© 1999 AI Access Foundation and Morgan Kaufmann Publishers. All rights reserved.

Courant Institute

New York University

New York, NY 10012

Email: davise@cs.nyu.edu

Order of magnitude reasoning -- reasoning by rough comparisons
of the sizes of quantities -- is often called ``back of the envelope
calculation", with the implication that the calculations are quick though
approximate.
This paper exhibits an interesting class of constraint sets in which
order of magnitude reasoning is demonstrably fast.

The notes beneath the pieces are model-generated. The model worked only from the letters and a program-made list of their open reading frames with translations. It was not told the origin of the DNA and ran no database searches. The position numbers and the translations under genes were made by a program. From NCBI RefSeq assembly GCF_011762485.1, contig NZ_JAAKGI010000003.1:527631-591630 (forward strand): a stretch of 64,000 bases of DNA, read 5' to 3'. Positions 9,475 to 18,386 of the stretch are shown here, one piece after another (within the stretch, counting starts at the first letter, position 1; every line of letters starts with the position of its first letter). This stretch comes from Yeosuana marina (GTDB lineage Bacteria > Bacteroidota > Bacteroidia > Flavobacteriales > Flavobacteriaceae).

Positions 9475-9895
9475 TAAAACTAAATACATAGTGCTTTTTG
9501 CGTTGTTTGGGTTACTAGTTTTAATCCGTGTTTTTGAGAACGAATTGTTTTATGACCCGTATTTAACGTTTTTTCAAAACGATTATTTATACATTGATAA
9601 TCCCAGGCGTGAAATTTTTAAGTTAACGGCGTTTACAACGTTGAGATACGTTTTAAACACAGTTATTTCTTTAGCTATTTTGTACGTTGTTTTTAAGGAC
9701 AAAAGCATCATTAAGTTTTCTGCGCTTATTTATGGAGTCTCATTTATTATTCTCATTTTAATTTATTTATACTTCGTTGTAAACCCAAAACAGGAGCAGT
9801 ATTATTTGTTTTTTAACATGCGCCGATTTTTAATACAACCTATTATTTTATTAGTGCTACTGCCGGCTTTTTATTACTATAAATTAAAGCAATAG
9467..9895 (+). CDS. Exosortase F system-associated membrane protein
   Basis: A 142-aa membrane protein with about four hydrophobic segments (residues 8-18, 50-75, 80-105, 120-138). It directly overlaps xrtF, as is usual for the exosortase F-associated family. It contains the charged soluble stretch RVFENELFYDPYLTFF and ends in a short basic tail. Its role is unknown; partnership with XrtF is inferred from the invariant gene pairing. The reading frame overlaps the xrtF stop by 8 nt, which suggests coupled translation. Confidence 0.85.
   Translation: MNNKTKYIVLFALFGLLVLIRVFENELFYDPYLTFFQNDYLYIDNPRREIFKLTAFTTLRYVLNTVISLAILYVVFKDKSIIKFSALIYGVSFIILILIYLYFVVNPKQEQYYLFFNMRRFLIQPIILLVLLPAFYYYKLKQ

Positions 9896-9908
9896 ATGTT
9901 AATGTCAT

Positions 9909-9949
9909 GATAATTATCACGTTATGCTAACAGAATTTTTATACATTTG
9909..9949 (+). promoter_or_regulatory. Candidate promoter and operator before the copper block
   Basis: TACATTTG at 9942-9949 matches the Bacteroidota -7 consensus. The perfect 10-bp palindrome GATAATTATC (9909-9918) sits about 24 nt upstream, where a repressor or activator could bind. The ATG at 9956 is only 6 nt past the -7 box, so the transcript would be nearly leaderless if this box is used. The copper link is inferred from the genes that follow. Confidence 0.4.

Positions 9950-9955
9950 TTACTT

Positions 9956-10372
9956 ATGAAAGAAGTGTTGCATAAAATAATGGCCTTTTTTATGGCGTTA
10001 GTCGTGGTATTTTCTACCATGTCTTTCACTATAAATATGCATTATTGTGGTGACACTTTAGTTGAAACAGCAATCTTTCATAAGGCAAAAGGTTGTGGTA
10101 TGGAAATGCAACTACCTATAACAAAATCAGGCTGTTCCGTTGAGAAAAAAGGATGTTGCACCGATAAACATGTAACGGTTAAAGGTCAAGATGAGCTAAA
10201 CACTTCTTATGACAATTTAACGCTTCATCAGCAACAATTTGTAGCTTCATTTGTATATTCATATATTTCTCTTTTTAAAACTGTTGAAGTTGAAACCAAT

Specifically, we present a polynomial-time algorithm
that can solve a set of constraints of the
form ``Points *a* and *b* are much closer together than points *c* and *d*.''
We prove that this algorithm can be applied if
``much closer together'' is interpreted either as referring to an infinite
difference in scale or as referring to a finite
difference in scale, as long as the difference in scale
is greater than the number of variables in the constraint set.
We also prove that the first-order theory over such constraints is
decidable.

- Introduction
- Examples
- Order-of-magnitude spaces
- Cluster Trees
- Constraints
- Extensions and Consequences
- Finite order of magnitude comparison
- The first-order theory
- Conclusions
- Acknowledgements
- Appendix A. Proofs
- References
- About this document ...